Cobbler’s evolution , Mamie Taylor and Horse's Neck are born

A new article in collaboration between ebarman, Stir The Flow and Riccardo Marinelli.

In 1855 we see the advent of Cobbler (of which we have news since 1830), born with Sherry, in Panama which consisted in Sherry, sugar, lots of ice and fruit; it was served with a straw which was defined as a fundamental element because it was the innovation and the Cobbler made it become of common use, but even more fundamental was the ice which gave the drink a whole new charm. The Cobbler’s procedure was applied to all the other wines in fact in Thomas’ book there are Catawba Cobbler, Claret, Sauternes and even a Whiskey Cobbler; the most famous version is the one with Sherry which together with Julep introduced America to the world of mixed drinks. Over the years the Cobbler evolved in Cooler, simple and refreshing long drinks. Mamie Taylor and Horse’s Neck were born.

The history of the Horses’ Neck dating back to the 1890s, it was a non-alcoholic mixture of ginger ale, ice and lemon zest. By the 1910s, brandy or bourbon would be added for a Horse’s Neck. The non-alcoholic version was still served in upstate New York in the late 1950s and early 1960s, but it was eventually phased out. The earliest reference to the cocktail that we have found is from September 1, 1895 from the Fort Wayne (Indiana) Journal. This refers to a soft drink. A later article from December 1897 mentions adding a splash of whiskey. In the Mansfield News of 1900, it states that the version using brandy is known as “Horse’s Collar”. There is also a story in the latter publication that says the drink was invented by a bartender to keep his boss from firing him.

Recipe:

4 cl Cognac

12 cl Ginger Ale

Dash of angostura bitters (optional)

Pour brandy and ginger ale directly into highball with ice cubes. Stir gently.

Garnish with spiral peel of one lemon.

If required, add drops of Angostura bitters.

Mamie Taylor dates to 1899 when it was invented in Rochester, New York, it spread like wildfire. The name is a bit of a mystery, but there are several versions of a story linking the drink to a Broadway star of the same name. Apparently, bartenders got so tired of making the Mamie Taylors that they raised the price of the cocktail in 1900 to discourage customers from ordering it. Thirty years after its creation, the Mamie Taylor appeared in Albert Stevens Crockett’s 1935 book “The Old Wardorf-Astoria Bar Book,” but unfortunately it never managed to recover from Prohibition and has since faded from the spotlight.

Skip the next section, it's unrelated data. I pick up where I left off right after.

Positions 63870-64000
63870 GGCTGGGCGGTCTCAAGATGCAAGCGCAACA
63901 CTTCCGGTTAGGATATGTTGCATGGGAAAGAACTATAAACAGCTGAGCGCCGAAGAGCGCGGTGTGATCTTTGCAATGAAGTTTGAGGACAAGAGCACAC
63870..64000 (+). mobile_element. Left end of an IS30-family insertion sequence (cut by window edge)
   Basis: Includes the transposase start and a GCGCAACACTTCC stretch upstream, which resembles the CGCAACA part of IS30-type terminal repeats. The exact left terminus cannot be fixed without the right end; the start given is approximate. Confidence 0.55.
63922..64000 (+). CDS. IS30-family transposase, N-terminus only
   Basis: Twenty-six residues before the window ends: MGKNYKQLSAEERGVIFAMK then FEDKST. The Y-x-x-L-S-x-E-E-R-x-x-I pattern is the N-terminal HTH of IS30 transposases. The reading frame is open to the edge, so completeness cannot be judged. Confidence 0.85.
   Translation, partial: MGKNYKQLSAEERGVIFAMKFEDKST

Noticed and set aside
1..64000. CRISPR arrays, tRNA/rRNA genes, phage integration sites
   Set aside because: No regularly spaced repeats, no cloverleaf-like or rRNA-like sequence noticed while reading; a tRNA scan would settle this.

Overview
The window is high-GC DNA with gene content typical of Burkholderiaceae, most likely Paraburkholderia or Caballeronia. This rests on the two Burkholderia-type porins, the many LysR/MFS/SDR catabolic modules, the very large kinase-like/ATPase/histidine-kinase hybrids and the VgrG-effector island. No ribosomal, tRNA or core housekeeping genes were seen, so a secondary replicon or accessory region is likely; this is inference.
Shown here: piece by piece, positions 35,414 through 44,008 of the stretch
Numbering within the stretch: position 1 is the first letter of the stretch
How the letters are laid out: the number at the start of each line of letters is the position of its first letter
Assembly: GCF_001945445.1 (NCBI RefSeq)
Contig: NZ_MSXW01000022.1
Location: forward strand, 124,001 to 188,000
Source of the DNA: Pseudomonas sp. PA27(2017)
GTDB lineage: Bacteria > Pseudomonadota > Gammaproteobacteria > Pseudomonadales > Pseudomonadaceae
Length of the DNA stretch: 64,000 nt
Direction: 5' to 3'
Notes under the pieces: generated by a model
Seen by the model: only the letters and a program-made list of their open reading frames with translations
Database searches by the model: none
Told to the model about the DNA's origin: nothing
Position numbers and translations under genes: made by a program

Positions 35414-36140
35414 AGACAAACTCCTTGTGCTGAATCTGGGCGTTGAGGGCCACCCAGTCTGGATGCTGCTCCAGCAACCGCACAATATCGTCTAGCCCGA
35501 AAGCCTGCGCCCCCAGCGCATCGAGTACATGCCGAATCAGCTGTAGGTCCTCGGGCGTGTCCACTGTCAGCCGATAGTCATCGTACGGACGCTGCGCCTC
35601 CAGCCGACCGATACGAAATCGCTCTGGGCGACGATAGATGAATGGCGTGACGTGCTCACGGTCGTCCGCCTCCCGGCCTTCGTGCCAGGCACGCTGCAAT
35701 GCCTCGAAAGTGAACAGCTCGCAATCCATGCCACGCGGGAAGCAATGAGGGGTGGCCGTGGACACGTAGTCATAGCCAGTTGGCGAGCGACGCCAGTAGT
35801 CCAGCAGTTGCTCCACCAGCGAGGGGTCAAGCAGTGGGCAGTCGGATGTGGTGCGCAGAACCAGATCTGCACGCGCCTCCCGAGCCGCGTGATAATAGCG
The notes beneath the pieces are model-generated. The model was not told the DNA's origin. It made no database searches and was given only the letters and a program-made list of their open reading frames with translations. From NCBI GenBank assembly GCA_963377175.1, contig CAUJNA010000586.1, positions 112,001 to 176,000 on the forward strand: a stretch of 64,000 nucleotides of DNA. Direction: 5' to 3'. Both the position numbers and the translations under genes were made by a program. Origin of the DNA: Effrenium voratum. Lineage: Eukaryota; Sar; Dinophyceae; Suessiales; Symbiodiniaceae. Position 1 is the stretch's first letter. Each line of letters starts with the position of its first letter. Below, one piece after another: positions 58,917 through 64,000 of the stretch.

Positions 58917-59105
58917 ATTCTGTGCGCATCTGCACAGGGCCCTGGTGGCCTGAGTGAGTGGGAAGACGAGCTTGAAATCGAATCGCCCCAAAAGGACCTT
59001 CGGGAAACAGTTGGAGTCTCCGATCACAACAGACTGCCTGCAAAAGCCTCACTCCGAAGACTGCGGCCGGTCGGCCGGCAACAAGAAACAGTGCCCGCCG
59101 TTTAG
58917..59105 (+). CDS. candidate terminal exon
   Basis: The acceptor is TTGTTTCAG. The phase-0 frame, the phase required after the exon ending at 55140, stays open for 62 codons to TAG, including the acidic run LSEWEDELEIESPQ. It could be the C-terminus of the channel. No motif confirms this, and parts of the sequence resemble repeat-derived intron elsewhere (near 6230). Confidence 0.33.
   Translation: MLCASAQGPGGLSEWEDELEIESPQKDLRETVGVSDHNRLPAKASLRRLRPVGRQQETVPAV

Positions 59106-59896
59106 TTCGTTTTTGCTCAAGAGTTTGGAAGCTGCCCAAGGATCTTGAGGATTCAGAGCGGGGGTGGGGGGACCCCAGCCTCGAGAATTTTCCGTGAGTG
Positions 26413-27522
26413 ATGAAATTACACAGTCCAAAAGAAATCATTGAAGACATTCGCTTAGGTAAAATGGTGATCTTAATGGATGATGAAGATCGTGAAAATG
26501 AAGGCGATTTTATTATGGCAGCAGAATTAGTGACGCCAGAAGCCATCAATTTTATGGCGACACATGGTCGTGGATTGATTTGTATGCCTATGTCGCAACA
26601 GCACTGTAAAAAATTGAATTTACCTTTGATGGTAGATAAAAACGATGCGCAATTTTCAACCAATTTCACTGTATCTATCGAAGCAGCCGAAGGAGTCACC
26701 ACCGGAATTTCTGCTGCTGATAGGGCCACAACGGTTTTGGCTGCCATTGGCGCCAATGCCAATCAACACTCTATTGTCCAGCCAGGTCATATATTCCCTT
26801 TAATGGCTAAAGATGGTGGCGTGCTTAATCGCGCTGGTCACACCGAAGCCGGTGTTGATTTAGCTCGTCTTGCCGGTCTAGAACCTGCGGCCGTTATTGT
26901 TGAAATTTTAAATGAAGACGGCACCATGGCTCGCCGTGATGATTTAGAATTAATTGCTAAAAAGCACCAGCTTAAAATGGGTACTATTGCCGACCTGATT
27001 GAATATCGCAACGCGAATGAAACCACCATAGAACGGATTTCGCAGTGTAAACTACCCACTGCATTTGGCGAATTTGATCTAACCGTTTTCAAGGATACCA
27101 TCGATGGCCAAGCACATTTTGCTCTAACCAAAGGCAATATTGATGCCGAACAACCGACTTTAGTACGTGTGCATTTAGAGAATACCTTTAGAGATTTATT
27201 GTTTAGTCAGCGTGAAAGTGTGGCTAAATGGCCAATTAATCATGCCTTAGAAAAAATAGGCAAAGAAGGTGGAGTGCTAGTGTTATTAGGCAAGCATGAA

Recipe:

6 cl Scotch whisky

0.75 cl lime juice

Top Ginger ale

Method: Build over ice

Garnish: Lime wedge

A scotch and ginger ale with a squeeze of lime juice. Simply add all ingredients to a glass filled with ice.

We highlight three important versions of it: Rickey, Sling (name already existing however) and Swizzle; Colonel Joe Rickey invented a very simple cooler that was prepared and taught to bartenders between 1883 and 1889; A sip of whiskey, lime juice and soda; as you can see we do not find sugar because it was said that it warmed the blood, while the Rickey thanks to the absence created benefit.

Englishmen appreciated American iced drinks; Sling is a simple drink made of distillate, sugar and water, at the most of grated spices and ice (that at its birth did not exist yet); for Englishmen this was not enough so they had their own formula made of lemon juice, orange juice, and liquor added to the basic formula leaving the Sling drink only the name. Sling is an evolution of the Grog drank by sailors and became one of the symbols of America in the 1800s.

Thanks for the collaboration of ebarman and Riccardo Marinelli